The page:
Posted by: Loren Coleman on November 26th, 2008
DNA scientists have sequenced 70% of the mammoth’s genome. Photo: Stephen Schuster
It sounds like we are getting closer to cloning a mammoth.
Do you think the mammoth should be cloned and brought back to life?
“I think it’s impossible basically,” said Dr. Austin, deputy director of the Australian Centre for Ancient DNA. “And even if you did bring back mammoths, there’s nowhere … they could live.”
Apparently, Austin is badly out-of-the-loop, regarding the rather detailed talk of creating just such habitats for mammoths and more.
Should Paleo-Parks full of Pleistocene animals, with some cloned animals, exist?
Should some be retro-recovered through breeding, and some attractive Pleistocene survivors, depending on the location, species like musk oxen, pronghorns, wisents, and saigas, be brought together?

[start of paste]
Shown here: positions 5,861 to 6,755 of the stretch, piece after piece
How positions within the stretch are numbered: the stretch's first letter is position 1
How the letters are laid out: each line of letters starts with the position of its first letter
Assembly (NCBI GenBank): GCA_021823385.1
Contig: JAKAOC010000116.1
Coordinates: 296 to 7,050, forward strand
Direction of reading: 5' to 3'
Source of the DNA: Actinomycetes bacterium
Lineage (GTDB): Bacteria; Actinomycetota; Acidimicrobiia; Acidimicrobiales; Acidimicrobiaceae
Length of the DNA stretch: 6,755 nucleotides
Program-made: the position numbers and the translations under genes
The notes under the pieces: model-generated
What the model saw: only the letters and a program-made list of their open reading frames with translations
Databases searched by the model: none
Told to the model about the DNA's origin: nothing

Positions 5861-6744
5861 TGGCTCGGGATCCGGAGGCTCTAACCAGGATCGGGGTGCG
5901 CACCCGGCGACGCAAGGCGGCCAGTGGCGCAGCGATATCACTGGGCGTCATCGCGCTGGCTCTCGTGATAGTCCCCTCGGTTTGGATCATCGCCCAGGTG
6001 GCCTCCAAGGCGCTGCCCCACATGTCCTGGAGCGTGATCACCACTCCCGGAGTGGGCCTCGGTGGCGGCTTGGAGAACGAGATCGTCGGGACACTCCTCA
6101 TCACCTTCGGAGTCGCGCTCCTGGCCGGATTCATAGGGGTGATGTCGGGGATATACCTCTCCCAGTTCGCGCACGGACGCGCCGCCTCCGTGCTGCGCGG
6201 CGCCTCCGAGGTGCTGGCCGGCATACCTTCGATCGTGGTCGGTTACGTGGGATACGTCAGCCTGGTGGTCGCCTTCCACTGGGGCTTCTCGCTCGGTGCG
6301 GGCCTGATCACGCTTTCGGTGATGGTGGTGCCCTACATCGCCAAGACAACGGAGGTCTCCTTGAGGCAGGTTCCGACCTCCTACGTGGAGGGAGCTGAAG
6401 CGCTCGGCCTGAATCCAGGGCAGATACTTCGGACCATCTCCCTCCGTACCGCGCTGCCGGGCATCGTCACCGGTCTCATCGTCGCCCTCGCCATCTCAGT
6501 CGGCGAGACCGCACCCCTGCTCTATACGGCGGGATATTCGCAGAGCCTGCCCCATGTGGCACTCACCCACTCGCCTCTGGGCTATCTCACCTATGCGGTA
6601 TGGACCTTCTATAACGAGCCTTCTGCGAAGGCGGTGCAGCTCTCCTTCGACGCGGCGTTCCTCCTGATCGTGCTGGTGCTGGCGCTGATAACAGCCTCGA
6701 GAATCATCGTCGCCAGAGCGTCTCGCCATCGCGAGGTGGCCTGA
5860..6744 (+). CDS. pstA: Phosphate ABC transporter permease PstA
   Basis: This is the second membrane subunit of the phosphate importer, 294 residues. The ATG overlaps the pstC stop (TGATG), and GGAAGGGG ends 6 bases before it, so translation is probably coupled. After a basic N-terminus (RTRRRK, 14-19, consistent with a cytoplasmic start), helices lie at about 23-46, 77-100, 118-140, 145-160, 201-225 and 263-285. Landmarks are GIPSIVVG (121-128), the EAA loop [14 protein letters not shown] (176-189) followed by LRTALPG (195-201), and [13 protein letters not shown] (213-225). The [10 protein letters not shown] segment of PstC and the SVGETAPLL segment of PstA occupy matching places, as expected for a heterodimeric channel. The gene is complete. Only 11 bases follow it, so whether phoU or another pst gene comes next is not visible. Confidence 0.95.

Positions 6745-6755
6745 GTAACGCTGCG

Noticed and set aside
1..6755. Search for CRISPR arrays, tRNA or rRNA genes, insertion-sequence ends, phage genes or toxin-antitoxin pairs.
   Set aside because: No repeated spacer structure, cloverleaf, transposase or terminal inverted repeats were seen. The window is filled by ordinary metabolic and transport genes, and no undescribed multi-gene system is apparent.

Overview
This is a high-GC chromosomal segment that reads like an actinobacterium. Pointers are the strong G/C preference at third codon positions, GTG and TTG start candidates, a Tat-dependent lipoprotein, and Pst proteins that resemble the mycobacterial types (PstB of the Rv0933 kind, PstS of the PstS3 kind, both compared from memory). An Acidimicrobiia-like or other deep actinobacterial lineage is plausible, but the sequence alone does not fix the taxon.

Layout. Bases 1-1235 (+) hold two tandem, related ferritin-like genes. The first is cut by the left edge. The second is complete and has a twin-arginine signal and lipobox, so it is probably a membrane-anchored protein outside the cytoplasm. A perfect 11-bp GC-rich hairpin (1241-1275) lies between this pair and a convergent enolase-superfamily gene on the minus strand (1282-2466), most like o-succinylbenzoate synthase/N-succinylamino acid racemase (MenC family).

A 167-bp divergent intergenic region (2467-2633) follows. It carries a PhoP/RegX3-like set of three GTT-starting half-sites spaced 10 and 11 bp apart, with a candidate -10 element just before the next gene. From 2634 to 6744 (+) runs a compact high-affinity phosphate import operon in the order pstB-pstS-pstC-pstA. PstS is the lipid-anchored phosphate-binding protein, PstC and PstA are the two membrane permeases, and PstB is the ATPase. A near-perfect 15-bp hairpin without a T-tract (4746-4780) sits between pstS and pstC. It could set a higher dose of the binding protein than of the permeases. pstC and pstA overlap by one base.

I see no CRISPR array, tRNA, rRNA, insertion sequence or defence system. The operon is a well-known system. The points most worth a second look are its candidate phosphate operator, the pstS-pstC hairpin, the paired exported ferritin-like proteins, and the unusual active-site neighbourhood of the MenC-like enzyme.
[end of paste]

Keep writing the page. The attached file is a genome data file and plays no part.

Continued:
Should such parks be opened as active conservation reservations, for tourists and scientists?
Loren Coleman is one of the world’s leading cryptozoologists, some say “the” leading. Certainly, he is acknowledged as the current living American researcher and writer who has most popularized cryptozoology in the late 20th and early 21st centuries. Starting his fieldwork and investigations in 1960, after traveling and trekking extensively in pursuit of cryptozoological mysteries, Coleman began writing to share his experiences in 1969. An honorary member of Ivan T. Sanderson’s Society for the Investigation of the Unexplained in the 1970s, Coleman has been bestowed with similar honorary memberships of the North Idaho College Cryptozoology Club in 1983, and in subsequent years, that of the British Columbia Scientific Cryptozoology Club, CryptoSafari International, and other international organizations. He was also a Life Member and Benefactor of the International Society of Cryptozoology (now-defunct). Loren Coleman’s daily blog, as a member of the Cryptomundo Team, served as an ongoing avenue of communication for the ever-growing body of cryptozoo news from 2005 through 2013.